Taking a Sledgehammer to Job Training Programs
April 10 2012
By Emma Oppenheim, Associate Director, Workforce Development Policy Initiatives, NCLR
Thirteen million Americans are unemployed while companies can’t find workers to fill current job openings, because too many of America’s workers don’t have the right skills. America faces a skills crisis that threatens to deeply harm our economy, hurt our global competitiveness, and to impair our ability to match Americans with good jobs—especially Latinos, whose share of the labor market is set to increase from 15% in 2010 to 19% by 2020.
Tragically, this is a solvable problem. In decades past, our country built an impressive infrastructure to invest in American workers, enabling them to navigate previous eras of industrial change and economic dislocation. We created these programs because job training is a public good, just like public education and good roads; a well-prepared workforce is undeniably a key ingredient of a vibrant economy, and we as a society benefit when workforce development investments are systematic and strategic. Those systems remain well-equipped to tackle today’s challenges, but are in need of some repairs.
Yet some in Washington are proposing, in the midst of this crisis, that we dismantle these federal job training programs and workforce investment systems. The “Workforce Investment Improvement Act of 2012” (H.R. 4297), recently introduced by Republican Representatives Foxx, McKeon, and Heck, would obliterate more than 20 workforce development programs currently serving adults, youth, dislocated workers, veterans, and more in favor of a one-size-fits-all program. This one-room classroom approach would virtually ensure that workforce programs focus only on the immediate job-matching needs of workers and businesses, and ignore our country’s severe long-term worker preparation challenges.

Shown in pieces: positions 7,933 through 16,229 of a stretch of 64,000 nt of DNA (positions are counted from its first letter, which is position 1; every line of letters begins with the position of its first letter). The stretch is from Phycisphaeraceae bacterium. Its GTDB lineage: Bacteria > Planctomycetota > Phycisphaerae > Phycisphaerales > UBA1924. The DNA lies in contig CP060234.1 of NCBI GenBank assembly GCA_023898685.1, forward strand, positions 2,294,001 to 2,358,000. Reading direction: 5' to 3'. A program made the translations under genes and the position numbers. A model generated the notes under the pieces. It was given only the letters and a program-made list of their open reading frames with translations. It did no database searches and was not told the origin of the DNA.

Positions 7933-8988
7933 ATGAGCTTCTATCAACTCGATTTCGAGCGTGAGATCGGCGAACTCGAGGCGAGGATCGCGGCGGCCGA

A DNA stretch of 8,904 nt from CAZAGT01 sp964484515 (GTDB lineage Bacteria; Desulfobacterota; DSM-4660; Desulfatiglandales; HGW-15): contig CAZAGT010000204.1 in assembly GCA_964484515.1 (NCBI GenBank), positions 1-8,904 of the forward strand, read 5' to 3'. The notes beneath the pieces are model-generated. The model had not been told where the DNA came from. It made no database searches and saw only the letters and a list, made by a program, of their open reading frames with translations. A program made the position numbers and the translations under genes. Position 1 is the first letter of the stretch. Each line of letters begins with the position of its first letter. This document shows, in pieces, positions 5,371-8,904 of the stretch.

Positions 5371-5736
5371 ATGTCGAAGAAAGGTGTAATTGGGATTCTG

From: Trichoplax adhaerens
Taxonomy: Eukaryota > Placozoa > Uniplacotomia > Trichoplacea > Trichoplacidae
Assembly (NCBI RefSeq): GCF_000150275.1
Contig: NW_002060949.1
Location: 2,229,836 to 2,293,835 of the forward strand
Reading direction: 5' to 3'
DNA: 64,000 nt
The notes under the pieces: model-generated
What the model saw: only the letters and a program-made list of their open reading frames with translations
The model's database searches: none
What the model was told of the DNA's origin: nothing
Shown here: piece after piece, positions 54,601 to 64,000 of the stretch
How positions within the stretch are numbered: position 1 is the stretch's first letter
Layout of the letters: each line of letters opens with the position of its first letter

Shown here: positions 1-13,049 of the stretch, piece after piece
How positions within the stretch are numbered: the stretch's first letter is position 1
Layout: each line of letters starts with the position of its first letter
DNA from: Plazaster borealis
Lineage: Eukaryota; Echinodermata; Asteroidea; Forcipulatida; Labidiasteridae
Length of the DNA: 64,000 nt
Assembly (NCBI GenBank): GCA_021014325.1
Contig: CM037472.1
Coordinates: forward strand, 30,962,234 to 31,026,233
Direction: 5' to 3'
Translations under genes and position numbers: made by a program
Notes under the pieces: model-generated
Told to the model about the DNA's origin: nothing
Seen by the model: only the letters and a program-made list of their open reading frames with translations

Make no mistake: proposals to consolidate workforce programs in the name of reducing the public sector’s role would leave Latino workers—not to mention veterans, the disabled, and other groups in need specialized services—stuck in low-skill and low-wage jobs. These proposals ignore the job openings going unfilled, ignore the industries unable to take new products to market, and ignore the American workers who, with the right investments, could make our economy hum.
Of course, no one disagrees that our workforce investment system needs an overhaul. NCLR and its allies have been calling for the reauthorization of the Workforce Investment Act for nearly a decade now, and many good fixes are reflected in the “Workforce Investment Act of 2012” (H.R. 4227), recently introduced by Democratic Representatives Tierney, Hinojosa, and Miller. The bill emphasizes coordination among key partners such as adult education and community colleges, encourages programs to better serve workers with greater needs such as those with limited basic education and English skills, and helps more workers gain industry-recognized post-secondary credentials, ensuring that programs not only connect workers to jobs but truly add value to our economy.
If those hoping to shrink the government’s footprint want to do so at the expense of America’s workers and at the risk of our future economic prosperity, they should know that Latinos—the fastest growing segment of the population and the community that stands to lose the most in consolidated workforce programs—are watching. Latino workers will watch to see if these proposals close the skills gap, heal our economy, and put America’s workers into good jobs.
Issues: Economy and Workforce, Workforce Blog, Workforce Investment Act
Geography:California, Far West, Midwest, Northeast, Southeast, Texas